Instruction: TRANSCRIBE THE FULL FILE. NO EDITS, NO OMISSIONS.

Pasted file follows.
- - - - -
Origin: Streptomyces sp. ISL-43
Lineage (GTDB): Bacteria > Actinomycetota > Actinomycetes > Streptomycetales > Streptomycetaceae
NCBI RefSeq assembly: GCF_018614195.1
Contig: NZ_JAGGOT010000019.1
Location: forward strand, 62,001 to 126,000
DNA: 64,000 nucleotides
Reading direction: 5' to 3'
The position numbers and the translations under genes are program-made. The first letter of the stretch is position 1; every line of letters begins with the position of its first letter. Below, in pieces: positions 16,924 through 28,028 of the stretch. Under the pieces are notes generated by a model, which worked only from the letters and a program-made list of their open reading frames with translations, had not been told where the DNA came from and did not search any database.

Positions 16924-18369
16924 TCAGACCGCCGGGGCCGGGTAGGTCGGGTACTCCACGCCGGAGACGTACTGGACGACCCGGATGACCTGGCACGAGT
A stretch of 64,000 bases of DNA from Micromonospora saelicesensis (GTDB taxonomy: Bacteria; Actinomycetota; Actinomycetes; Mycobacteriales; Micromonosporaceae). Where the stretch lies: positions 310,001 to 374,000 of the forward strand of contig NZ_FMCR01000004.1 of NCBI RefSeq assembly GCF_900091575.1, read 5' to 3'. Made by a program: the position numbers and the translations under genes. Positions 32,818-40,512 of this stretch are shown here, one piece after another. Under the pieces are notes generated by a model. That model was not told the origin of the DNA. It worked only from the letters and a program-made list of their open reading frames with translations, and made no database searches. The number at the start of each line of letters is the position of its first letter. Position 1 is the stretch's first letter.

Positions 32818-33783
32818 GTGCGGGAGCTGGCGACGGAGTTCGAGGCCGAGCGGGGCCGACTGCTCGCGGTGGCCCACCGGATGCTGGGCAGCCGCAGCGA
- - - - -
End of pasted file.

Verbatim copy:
Origin: Streptomyces sp. ISL-43
Lineage (GTDB): Bacteria > Actinomycetota > Actinomycetes > Streptomycetales > Streptomycetaceae
NCBI RefSeq assembly: GCF_018614195.1
Contig: NZ_JAGGOT010000019.1
Location: forward strand, 62,001 to 126,000
DNA: 64,000 nucleotides
Reading direction: 5' to 3'
The position numbers and the translations under genes are program-made. The first letter of the stretch is position 1; every line of letters begins with the position of its first letter. Below, in pieces: positions 16,924 through 28,028 of the stretch. Under the pieces are notes generated by a model, which worked only from the letters and a program-made list of their open reading frames with translations, had not been told where the DNA came from and did not search any database.

Positions 16924-18369
16924 TCAGACCGCCGGGGCCGGGTAGGTCGGGTACTCCACGCCGGAGACGTACTGGACGACCCGGATGACCTGGCACGAGT
A stretch of 64,000 bases of DNA from Micromonospora saelicesensis (GTDB taxonomy: Bacteria; Actinomycetota; Actinomycetes; Mycobacteriales; Micromonosporaceae). Where the stretch lies: positions 310,001 to 374,000 of the forward strand of contig NZ_FMCR01000004.1 of NCBI RefSeq assembly GCF_900091575.1, read 5' to 3'. Made by a program: the position numbers and the translations under genes. Positions 32,818-40,512 of this stretch are shown here, one piece after another. Under the pieces are notes generated by a model. That model was not told the origin of the DNA. It worked only from the letters and a program-made list of their open reading frames with translations, and made no database searches. The number at the start of each line of letters is the position of its first letter. Position 1 is the stretch's first letter.

Positions 32818-33783
32818 GTGCGGGAGCTGGCGACGGAGTTCGAGGCCGAGCGGGGCCGACTGCTCGCGGTGGCCCACCGGATGCTGGGCAGCCGCAGCGA